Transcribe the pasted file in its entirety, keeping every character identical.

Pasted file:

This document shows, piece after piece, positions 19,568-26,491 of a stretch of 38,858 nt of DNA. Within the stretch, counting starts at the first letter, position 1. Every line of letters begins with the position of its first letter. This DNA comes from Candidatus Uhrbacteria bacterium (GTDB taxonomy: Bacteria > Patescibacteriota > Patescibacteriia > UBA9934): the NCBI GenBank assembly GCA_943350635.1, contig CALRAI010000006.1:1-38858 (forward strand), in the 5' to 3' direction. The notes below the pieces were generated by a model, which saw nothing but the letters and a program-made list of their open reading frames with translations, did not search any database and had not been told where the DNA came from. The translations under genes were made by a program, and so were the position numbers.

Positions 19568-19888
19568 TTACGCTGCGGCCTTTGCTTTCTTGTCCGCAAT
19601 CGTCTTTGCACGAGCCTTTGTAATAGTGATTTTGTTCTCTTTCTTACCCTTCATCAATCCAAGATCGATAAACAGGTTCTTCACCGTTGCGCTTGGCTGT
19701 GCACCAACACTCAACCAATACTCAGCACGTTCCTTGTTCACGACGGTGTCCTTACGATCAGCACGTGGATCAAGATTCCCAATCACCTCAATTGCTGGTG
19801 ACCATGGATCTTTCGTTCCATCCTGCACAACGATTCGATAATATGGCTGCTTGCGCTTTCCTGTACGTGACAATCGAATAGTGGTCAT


This document shows, piece after piece, positions 19,568-26,491 of a stretch of 38,858 nt of DNA. Within the stretch, counting starts at the first letter, position 1. Every line of letters begins with the position of its first letter. This DNA comes from Candidatus Uhrbacteria bacterium (GTDB taxonomy: Bacteria > Patescibacteriota > Patescibacteriia > UBA9934): the NCBI GenBank assembly GCA_943350635.1, contig CALRAI010000006.1:1-38858 (forward strand), in the 5' to 3' direction. The notes below the pieces were generated by a model, which saw nothing but the letters and a program-made list of their open reading frames with translations, did not search any database and had not been told where the DNA came from. The translations under genes were made by a program, and so were the position numbers.

Positions 19568-19888
19568 TTACGCTGCGGCCTTTGCTTTCTTGTCCGCAAT
19601 CGTCTTTGCACGAGCCTTTGTAATAGTGATTTTGTTCTCTTTCTTACCCTTCATCAATCCAAGATCGATAAACAGGTTCTTCACCGTTGCGCTTGGCTGT
19701 GCACCAACACTCAACCAATACTCAGCACGTTCCTTGTTCACGACGGTGTCCTTACGATCAGCACGTGGATCAAGATTCCCAATCACCTCAATTGCTGGTG
19801 ACCATGGATCTTTCGTTCCATCCTGCACAACGATTCGATAATATGGCTGCTTGCGCTTTCCTGTACGTGACAATCGAATAGTGGTCAT